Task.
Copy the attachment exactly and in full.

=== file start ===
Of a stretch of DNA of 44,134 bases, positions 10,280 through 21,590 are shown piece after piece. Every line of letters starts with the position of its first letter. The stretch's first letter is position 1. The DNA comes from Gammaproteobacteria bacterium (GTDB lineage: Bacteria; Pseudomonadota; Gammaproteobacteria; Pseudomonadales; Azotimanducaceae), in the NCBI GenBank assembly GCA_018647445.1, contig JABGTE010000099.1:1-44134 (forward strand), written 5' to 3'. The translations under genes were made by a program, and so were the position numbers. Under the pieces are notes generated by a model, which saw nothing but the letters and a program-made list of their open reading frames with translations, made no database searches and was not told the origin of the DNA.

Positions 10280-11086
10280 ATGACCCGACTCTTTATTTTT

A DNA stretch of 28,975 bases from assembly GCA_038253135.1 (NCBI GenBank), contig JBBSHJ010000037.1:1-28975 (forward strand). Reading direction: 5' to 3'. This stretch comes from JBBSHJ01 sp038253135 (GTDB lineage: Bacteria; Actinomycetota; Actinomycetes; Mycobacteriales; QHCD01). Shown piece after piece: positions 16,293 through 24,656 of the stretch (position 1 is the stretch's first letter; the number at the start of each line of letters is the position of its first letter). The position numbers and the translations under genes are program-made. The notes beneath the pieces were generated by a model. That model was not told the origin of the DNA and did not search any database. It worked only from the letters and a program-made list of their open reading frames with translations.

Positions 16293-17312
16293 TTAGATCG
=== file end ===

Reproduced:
Of a stretch of DNA of 44,134 bases, positions 10,280 through 21,590 are shown piece after piece. Every line of letters starts with the position of its first letter. The stretch's first letter is position 1. The DNA comes from Gammaproteobacteria bacterium (GTDB lineage: Bacteria; Pseudomonadota; Gammaproteobacteria; Pseudomonadales; Azotimanducaceae), in the NCBI GenBank assembly GCA_018647445.1, contig JABGTE010000099.1:1-44134 (forward strand), written 5' to 3'. The translations under genes were made by a program, and so were the position numbers. Under the pieces are notes generated by a model, which saw nothing but the letters and a program-made list of their open reading frames with translations, made no database searches and was not told the origin of the DNA.

Positions 10280-11086
10280 ATGACCCGACTCTTTATTTTT

A DNA stretch of 28,975 bases from assembly GCA_038253135.1 (NCBI GenBank), contig JBBSHJ010000037.1:1-28975 (forward strand). Reading direction: 5' to 3'. This stretch comes from JBBSHJ01 sp038253135 (GTDB lineage: Bacteria; Actinomycetota; Actinomycetes; Mycobacteriales; QHCD01). Shown piece after piece: positions 16,293 through 24,656 of the stretch (position 1 is the stretch's first letter; the number at the start of each line of letters is the position of its first letter). The position numbers and the translations under genes are program-made. The notes beneath the pieces were generated by a model. That model was not told the origin of the DNA and did not search any database. It worked only from the letters and a program-made list of their open reading frames with translations.

Positions 16293-17312
16293 TTAGATCG